|Crested Goshawk Accipiter trivirgatus indicus
- Nictitating membrane|
|Photographer :|| © Amar-Singh HSS |
|Location :||wild urban garden, Canning Garden Home, Ipoh, Perak, Malaysia |
8 January 2021|
|English synonyms:||Asian Crested Goshawk, Ceylon Crested Goshawk|
|Bird Family :||Accipitrinae - Hawks, Bazas, Honey-buzzards, Eagles, Kites, Vultures, Harriers & Buzzards |
|Bird Group :||CICONIIFORMES |
|Red Data Status :||Least Concern|
|Remarks :||It had been raining extensively for a few days and the birds in our garden had been having some difficulty feeding. One evening my wife spotted the adult male Crested Goshawk that lives in our area take a Pink-necked Green Pigeon Treron vernans griseicapilla in our garden. It then went to a wall of our home to feed, plucking away the feathers. The bird was fully aware we were watching from inside the house (about 4 metres away) but some foliage in the way may have offered some security. This was at 6pm and it was dark due to the rain clouds. The timing was unusual in my experience, as I often see these birds hunting early in the morning. After feeding for a while it left. The next morning when we checked the remains we were surprised to find a sizeable amount of the Pink-necked Green Pigeon remaining, especially the wings and breast; ants had come to feed on the carcass. At around 9.30am we noticed the remains had disappeared. I searched the trees around the home and found the Goshawk was feeding on the remains in a Neem tree; presumably the same bird. As before the bird calmly continued eating despite my close observation with a long lens. It is interesting that the bird returned to finish the meal. Perhaps it was late the previous evening, or it had already partly eaten and was not as hungry (although the crop does not look full), or the meal was too large for it? In Taiwan the Crested Goshawk is documented to take Rock Pigeons.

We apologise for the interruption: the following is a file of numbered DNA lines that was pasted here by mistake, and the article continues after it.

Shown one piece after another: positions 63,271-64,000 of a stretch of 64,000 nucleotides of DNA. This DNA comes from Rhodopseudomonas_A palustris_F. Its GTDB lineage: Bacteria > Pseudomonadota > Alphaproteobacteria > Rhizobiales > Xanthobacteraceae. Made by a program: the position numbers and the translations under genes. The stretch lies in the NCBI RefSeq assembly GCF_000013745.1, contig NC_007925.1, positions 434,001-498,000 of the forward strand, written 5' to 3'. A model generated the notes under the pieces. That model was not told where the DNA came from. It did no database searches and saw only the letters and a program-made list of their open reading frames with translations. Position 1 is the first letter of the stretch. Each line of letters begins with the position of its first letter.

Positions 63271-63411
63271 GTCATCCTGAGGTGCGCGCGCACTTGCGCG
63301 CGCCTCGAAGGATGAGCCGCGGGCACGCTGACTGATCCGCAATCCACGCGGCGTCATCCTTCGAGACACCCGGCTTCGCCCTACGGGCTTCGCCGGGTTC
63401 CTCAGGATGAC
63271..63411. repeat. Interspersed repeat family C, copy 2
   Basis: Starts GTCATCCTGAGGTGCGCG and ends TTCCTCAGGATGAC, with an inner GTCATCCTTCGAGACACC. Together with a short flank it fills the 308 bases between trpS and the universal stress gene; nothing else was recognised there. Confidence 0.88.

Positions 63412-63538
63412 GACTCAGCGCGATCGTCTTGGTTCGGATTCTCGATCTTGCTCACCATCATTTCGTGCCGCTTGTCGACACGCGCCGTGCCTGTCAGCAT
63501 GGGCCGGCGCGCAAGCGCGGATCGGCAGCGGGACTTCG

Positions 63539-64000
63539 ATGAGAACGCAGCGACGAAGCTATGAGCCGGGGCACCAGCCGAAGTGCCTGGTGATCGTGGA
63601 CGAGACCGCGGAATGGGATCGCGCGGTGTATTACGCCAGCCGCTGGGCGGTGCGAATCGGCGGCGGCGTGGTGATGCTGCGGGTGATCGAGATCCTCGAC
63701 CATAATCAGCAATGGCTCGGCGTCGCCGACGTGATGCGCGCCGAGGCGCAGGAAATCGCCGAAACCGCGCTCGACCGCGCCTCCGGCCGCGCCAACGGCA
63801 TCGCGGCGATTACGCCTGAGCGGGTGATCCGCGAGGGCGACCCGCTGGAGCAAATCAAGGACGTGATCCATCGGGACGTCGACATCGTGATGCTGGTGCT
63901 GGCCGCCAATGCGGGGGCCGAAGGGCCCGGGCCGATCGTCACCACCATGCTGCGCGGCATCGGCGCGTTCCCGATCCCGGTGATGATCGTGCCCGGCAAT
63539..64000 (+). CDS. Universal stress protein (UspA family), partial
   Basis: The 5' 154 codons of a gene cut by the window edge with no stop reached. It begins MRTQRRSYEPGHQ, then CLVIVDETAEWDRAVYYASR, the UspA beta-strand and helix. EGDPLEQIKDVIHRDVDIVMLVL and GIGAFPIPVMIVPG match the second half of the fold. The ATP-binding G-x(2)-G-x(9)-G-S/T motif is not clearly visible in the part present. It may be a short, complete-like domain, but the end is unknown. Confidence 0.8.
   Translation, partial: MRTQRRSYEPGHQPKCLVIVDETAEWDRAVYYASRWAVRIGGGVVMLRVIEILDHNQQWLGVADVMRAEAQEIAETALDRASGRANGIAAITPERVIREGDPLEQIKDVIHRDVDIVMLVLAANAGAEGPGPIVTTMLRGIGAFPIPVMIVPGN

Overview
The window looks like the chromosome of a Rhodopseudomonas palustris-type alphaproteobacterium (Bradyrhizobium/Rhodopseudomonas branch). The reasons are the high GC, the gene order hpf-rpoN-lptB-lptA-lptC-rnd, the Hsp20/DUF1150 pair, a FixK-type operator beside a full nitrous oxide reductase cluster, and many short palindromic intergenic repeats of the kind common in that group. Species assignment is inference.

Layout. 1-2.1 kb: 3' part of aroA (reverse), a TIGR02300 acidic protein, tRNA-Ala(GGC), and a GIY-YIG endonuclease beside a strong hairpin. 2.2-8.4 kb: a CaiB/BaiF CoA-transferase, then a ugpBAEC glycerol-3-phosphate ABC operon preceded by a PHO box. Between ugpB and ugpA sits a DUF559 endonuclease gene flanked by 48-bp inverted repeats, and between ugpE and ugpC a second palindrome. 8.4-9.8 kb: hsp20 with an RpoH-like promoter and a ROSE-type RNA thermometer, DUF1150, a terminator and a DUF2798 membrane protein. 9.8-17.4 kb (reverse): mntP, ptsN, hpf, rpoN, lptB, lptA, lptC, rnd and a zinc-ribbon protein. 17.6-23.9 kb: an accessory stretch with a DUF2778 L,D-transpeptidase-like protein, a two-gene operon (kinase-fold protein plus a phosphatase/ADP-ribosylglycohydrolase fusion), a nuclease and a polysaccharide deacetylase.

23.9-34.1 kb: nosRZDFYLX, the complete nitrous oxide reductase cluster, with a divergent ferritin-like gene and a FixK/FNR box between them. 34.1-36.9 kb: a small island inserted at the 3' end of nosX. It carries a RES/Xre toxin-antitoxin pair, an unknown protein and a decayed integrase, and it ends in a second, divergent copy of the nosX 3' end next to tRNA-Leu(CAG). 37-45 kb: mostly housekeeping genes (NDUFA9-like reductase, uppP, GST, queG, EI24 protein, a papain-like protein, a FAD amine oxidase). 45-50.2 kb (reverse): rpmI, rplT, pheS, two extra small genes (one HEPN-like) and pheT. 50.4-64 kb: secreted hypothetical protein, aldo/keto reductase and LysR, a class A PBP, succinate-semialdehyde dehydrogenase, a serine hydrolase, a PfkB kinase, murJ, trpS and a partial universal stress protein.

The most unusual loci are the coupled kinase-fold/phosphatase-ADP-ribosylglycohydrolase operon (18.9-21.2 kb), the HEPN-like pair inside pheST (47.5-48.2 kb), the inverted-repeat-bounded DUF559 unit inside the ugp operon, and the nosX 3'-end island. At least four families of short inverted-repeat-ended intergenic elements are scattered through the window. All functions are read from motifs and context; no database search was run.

Both that evening and the next morning, all the birds in our garden were subdued, and we did not hear the usual songs and calls. The White-breasted Waterhen Amaurornis phoenicurus that has taken up residency in our wild urban garden remained silent for three days and only now has begun to make some soft calls as it recovers from the fright (the initial feeding location was just next to where it roosts in a bamboo clump).
|Taxonomic Notes :|